Prophetic Momentum

Jon Cressey writing mostly about church, prophets & prophecy...

The coming high tide

In the intricate tapestry of the Church’s journey, we find ourselves at an interesting juncture. Across countless congregations, there is a noticeable shift – an academic tilt, if you will, that has seen the Church’s heartbeat realign from the tangible experiences of God’s power to an era of doctrinal precision.

While scripture is foundational, and teaching holds its undeniable place in building up the Body of Christ, an overemphasis on cerebral, middle-class academics threatens to eclipse the dynamic power and presence of the Spirit.

Imagine the church as a vast, grand amphitheatre. At its heart, should not the gospel, with its life-altering truths, resonate? And yet, in some corners, the stage is taken not by the raw, transformative power of the Spirit, but by eloquent orators and academics. The concern isn’t their presence; it’s the silence of others. A silence that speaks of gifts unused, callings unheeded, and potential untapped. The platform becomes exclusive to elders, with no young Joshua being raised under the tutelage of Moses, no Timothy under Paul.

Don’t let “Presence of God” moments – those soul-stirring, faith-affirming instances – grow distant in the rear-view mirror.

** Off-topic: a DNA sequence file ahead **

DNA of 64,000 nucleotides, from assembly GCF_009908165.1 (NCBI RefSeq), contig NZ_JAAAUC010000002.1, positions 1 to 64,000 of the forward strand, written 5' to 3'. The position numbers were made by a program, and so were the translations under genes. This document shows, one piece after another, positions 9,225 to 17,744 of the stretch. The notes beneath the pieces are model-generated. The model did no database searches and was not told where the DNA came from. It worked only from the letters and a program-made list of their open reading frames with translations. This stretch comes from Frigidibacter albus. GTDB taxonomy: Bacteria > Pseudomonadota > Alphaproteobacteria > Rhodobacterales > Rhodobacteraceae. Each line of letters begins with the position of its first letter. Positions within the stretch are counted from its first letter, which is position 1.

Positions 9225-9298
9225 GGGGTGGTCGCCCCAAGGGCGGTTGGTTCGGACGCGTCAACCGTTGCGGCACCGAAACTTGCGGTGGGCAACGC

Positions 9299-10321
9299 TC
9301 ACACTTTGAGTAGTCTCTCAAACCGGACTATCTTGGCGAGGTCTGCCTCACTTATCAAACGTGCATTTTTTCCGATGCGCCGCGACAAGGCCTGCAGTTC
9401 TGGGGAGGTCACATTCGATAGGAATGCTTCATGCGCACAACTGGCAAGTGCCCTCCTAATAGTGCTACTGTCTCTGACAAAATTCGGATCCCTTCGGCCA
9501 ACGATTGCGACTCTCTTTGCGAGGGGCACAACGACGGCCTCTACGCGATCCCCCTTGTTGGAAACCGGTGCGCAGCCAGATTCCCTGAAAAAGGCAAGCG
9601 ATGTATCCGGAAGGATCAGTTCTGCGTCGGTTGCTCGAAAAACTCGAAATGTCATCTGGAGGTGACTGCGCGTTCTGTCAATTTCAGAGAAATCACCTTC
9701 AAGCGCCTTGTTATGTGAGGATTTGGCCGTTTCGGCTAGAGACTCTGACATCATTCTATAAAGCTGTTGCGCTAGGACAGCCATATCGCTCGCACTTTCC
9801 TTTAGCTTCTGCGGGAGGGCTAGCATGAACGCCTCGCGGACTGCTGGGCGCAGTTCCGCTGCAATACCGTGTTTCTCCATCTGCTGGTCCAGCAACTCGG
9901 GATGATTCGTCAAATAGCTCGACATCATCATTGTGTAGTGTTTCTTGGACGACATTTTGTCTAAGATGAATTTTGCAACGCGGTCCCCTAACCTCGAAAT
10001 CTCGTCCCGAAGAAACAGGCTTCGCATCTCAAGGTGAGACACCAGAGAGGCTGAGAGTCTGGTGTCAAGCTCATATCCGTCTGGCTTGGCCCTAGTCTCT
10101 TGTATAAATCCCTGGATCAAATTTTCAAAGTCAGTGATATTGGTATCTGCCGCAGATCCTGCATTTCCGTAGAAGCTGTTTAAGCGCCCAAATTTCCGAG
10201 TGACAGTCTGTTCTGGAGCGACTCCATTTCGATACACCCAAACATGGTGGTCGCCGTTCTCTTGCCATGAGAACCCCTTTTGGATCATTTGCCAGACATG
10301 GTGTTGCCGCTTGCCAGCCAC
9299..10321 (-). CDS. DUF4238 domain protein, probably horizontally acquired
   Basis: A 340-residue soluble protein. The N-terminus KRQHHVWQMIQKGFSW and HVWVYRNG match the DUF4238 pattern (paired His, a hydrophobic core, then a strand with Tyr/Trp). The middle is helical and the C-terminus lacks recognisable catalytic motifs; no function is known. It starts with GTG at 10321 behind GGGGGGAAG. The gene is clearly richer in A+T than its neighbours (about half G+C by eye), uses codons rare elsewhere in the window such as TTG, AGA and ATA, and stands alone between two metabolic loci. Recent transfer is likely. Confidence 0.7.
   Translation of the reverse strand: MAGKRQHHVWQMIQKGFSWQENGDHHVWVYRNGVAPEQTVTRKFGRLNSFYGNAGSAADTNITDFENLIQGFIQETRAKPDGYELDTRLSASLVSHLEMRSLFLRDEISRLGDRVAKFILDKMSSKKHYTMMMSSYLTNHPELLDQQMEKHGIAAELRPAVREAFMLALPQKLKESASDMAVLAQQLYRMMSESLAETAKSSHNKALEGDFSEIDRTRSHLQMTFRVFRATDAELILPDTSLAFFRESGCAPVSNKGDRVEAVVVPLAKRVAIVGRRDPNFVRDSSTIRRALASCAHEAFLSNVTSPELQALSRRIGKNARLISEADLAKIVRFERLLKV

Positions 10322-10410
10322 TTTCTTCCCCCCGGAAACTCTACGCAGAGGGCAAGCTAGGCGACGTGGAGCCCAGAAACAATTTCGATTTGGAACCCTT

This shift is not without consequences. The powerful manifestations of the Spirit, the very gifts that the Apostle Paul described in 1 Corinthians 12 as vital for the edification of the church, are relegated to the back shelves of our collective experience. “Presence of God” moments – those soul-stirring, faith-affirming instances – grow distant in the rear-view mirror.  Yet, in this backdrop of ebbing spiritual fervour, hope, as always, flickers resiliently. A local prophet paints an image of God’s Spirit as the ceaseless waves of the sea, each ebb and flow dictated by the rhythm of divine design. As they stood next to the edge of the waters in the vision envisioned not a receding tide but a monumental, lingering high-tide which lasted far longer than normal.

This impending surge speaks of a mighty move of God – a time when His Spirit will flood the banks of our constraints, revitalizing parched grounds and preparing His church for future seasons, however challenging they might be. God is inspiring faith not fear, anxiety is not how we should face the future, no matter the challenges it may bring. We have a sober expectation in all things, seen or unseen, God is with us.

We must lean into this promise and anticipate this spiritual inundation. The academic, theological and doctrinal truths, while valuable, should serve the Spirit’s movement, not overshadow it. As the Body of Christ, we must realign our focus. In the words of A.W. Tozer, “God is looking for people through whom He can do the impossible. What a pity we plan only the things we can do by ourselves.”

This certainly is an hour for churches to foster an environment where emerging leaders can rise and existing leaders redeployed, where a wealth of the gifts of the Spirit flourish uninhibited (where more than 1 tongue is heard – qualifying us as a charismatic church!), and where the gospel – in its power and simplicity – remains central.

As the waves of God’s Spirit promise to crest once more, let’s anchor ourselves in expectant hope and unyielding commitment to His purpose. After all, the tide, under the sovereign hand of God, is always on time.


The coming high tide
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